My sense is the Panthers’ decision revolves around the talent/tolerance equation, with the added factor of substantially increased compensation. Tolerating Norman, and all he brings with his talent and outspokenness, was one thing under an undervalued rookie contract. Doing so at many multiples of that, even for a year, was another thing. It appears that sometime after applying the franchise tag in February the Panthers decided they could no longer tolerate Norman, even for one more year before he took his contract demands elsewhere. Thus, they let a Pro Bowl cornerback walk out their door without getting anything in return.
As to second-guessing their decision in light of the team’s struggles this season—even after releasing Bene’ Benwikere, one of the cornerbacks who replaced Norman—don’t count on it. NFL management people are a stubborn bunch. Indeed, the Panthers may be smugly satisfied that Norman and his oversized personality and contract are now Washington’s concerns.
Marriage of Convenience
As with Norman, I have always sensed an untold backstory between the 49ers and the most-discussed player in the NFL this season, Colin Kaepernick—and it has nothing to do with his sitting/kneeling during the national anthem. Coaching and management has never embraced Kaepernick despite a perceived fit with Chip Kelly’s fast-paced offense. In fact, they allowed Kaepernick to meet with Broncos management this spring, usually a sign of an eventual separation. A trade did not happen, however, due more to Denver’s contract and/or trade compensation requirements.
After a mini-bye week following a Thursday night game, Kaepernick has become a more attractive option than the struggling Blaine Gabbert—albeit with a business twist. The 49ers and Kaepernick’s agents have reportedly adjusted Kaepernick’s contract to guarantee the $125,000 in per-game roster bonuses and add up to $1 million in playing-time incentives for this season.
Much more importantly, the two sides have reportedly agreed to shorten the contract to allow Kaepernick an early exit, perhaps as soon as this coming offseason. At most, Kaepernick would be under contract one more season after this, assuming he does not void the remaining year (which I expect him to do). Further, injury protection for 2017 were Kaepernick to suffer a 2016 injury that would prevent him from passing a physical next April is now reportedly removed from the contract. The 49ers have allocated full injury risk away from the team to the player.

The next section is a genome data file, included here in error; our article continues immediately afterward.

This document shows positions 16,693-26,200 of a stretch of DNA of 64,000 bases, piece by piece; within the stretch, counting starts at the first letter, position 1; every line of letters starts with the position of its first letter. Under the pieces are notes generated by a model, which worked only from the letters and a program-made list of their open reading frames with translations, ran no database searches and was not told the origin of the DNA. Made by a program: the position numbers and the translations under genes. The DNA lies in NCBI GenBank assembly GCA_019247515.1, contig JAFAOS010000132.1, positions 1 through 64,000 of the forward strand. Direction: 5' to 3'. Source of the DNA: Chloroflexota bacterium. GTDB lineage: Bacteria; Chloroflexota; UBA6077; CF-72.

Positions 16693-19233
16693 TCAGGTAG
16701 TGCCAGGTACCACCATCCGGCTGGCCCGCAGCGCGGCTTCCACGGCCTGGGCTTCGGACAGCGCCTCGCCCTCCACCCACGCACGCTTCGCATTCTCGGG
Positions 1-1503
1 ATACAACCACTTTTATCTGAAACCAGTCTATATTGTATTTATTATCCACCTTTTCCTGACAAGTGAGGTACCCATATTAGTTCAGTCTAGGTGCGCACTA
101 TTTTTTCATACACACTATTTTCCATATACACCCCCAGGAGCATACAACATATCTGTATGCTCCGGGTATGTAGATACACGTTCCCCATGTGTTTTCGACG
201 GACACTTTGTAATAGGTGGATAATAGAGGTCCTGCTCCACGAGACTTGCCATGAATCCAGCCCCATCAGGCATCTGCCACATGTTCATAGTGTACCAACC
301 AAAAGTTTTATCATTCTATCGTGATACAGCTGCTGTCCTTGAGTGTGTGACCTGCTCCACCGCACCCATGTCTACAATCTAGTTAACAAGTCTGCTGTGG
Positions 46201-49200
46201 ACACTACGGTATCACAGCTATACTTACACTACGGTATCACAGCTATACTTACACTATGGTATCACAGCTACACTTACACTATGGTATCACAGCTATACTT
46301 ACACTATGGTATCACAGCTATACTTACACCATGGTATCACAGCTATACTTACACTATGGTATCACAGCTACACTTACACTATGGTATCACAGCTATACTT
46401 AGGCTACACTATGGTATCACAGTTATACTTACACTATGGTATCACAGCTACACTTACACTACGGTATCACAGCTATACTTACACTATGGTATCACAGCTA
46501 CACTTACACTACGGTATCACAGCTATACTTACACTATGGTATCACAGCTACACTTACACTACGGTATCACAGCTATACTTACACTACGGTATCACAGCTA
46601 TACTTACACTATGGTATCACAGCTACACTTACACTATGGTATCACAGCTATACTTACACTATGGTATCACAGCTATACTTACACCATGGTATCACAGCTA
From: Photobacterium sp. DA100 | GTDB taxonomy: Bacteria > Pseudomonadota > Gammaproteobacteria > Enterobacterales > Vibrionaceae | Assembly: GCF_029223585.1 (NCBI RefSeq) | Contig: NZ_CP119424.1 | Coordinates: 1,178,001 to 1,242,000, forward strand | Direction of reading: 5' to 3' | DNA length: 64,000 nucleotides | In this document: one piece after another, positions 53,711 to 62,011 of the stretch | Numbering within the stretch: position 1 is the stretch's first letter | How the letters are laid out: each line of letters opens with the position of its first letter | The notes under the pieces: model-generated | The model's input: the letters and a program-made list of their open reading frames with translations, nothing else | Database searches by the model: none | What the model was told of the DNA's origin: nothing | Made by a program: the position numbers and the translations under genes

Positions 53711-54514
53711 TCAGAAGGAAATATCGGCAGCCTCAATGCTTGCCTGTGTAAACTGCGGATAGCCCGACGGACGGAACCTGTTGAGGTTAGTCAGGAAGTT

The 49ers had negotiated a pay-as-you-go contact with Kaepernick in 2014 that paid Kaepernick roughly $25 million over the past two years, with no security beyond that. The 49ers leveraged the fact that 1) Kaepernick was scheduled to make less than $1 million in the last year of his rookie contract, and 2) other agents were trying to steal Kaepernick as a client, although he admirably stayed loyal to his representatives. It was a perfect storm for a “win” in team-friendly contract. Now the 49ers are again leveraging the circumstances of Kaepernick’s desire to play and to move on from the team sooner than scheduled.
As you rightfully ask, “Why would Kaepernick do this?” The answer lies above. This relationship has seemed strained for a while, similar to a couple staying together for the kids (in this case, for the contract). For the next couple months, however, Kaepernick and the 49ers need each other. It is a marriage of convenience that may last through the fall or, at the most, through next year before an inevitable divorce. Desperate times call for uneasy alliances.